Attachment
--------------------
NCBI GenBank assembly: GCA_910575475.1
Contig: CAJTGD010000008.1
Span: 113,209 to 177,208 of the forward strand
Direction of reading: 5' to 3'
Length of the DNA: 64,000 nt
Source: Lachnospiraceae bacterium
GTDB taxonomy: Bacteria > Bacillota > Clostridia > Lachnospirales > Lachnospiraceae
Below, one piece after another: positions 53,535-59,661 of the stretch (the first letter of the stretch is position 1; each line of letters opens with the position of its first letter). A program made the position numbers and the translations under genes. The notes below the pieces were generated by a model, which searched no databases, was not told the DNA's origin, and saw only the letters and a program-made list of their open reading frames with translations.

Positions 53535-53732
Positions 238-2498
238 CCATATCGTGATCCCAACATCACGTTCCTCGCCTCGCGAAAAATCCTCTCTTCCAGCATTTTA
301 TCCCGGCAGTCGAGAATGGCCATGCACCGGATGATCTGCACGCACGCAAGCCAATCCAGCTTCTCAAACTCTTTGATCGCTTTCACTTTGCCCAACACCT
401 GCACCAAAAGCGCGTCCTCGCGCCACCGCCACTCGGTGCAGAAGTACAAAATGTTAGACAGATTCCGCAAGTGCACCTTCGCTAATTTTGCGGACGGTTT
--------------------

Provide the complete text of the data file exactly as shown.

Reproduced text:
NCBI GenBank assembly: GCA_910575475.1
Contig: CAJTGD010000008.1
Span: 113,209 to 177,208 of the forward strand
Direction of reading: 5' to 3'
Length of the DNA: 64,000 nt
Source: Lachnospiraceae bacterium
GTDB taxonomy: Bacteria > Bacillota > Clostridia > Lachnospirales > Lachnospiraceae
Below, one piece after another: positions 53,535-59,661 of the stretch (the first letter of the stretch is position 1; each line of letters opens with the position of its first letter). A program made the position numbers and the translations under genes. The notes below the pieces were generated by a model, which searched no databases, was not told the DNA's origin, and saw only the letters and a program-made list of their open reading frames with translations.

Positions 53535-53732
Positions 238-2498
238 CCATATCGTGATCCCAACATCACGTTCCTCGCCTCGCGAAAAATCCTCTCTTCCAGCATTTTA
301 TCCCGGCAGTCGAGAATGGCCATGCACCGGATGATCTGCACGCACGCAAGCCAATCCAGCTTCTCAAACTCTTTGATCGCTTTCACTTTGCCCAACACCT
401 GCACCAAAAGCGCGTCCTCGCGCCACCGCCACTCGGTGCAGAAGTACAAAATGTTAGACAGATTCCGCAAGTGCACCTTCGCTAATTTTGCGGACGGTTT